There will be a few days' worth of material as we put this fine Giro d'Italia to rest, but it would be disrespectful of what happened to start with anything other than a tribute to the man who absolutely owned the race.
Ivan Basso, whose credentials in France far surpassed that of his competition at the Giro (a term which excludes racers-in-training), confirmed his prowess by joining the circle of Giro winners who vainly pursued him around the Boot the last three weeks. And he did so in a fashion that left no doubt: three road wins on climbing stages, another win in a team time trial and second in the ITT, and more significantly, NO stages (after the Belgium preamble) where any of his perceived rivals ever put so much as a second into him. This was billed as a bear of a parcours, with a relentless lineup of climbs... and in every one of these stages where time gaps were available, Basso placed first among the overall contenders.
He accomplished this knowing that everyone was watching him first and foremost. He did this having to use his team on the front of virtually every stage. He did this while anxiously awaiting the birth of his second child, which occurred on the eve of stage 19. And he did all this without breaking a sweat.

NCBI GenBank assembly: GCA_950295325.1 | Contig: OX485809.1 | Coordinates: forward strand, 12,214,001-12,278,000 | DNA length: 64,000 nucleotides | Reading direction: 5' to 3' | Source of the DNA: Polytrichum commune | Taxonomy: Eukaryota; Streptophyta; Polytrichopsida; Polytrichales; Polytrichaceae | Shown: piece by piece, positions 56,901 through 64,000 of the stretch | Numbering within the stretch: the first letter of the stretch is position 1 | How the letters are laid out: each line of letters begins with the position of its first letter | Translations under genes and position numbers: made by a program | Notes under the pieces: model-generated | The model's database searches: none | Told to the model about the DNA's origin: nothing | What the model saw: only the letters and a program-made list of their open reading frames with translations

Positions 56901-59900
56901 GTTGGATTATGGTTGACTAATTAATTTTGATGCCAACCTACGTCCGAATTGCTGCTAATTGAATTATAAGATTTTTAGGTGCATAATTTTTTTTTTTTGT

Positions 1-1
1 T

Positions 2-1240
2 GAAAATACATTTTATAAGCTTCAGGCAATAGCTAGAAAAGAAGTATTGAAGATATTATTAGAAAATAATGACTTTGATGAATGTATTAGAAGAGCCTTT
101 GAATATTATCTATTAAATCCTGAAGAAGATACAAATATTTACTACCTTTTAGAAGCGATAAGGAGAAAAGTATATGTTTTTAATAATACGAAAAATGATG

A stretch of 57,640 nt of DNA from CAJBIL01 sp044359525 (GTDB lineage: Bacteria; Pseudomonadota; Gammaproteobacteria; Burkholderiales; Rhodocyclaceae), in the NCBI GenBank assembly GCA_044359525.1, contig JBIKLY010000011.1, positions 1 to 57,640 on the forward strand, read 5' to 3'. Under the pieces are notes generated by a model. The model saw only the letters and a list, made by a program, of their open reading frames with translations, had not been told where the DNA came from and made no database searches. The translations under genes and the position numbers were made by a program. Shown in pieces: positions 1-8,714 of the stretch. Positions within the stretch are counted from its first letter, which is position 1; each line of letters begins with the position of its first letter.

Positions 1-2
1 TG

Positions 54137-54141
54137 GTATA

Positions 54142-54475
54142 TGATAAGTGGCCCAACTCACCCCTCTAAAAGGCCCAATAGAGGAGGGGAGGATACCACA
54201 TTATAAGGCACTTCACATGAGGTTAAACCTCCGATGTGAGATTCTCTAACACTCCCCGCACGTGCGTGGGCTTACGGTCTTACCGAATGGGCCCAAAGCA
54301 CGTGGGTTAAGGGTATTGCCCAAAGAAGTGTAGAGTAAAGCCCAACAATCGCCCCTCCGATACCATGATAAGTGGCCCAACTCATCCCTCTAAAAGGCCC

After winning the Giro in order to keep a promise to do so to his departed mom, Basso now commands more respect than pretty much any rider alive, perhaps even Boonen, and you can remove all qualifiers if he duplicates his performance in France. He also has inspired legions of new fans in Italy, and maybe even here at the Cafe... but even if he hasn't, even if you still find him robotically efficient, you have to admit two things: 1) he's the man right now; and 2) his Giro victory has given the Tour it's greatest intrigue: a rider's struggle to win the Double. I'll sit on the fence a bit longer with my admiration, but I thank Basso right now for making the Tour look off-the-charts exciting.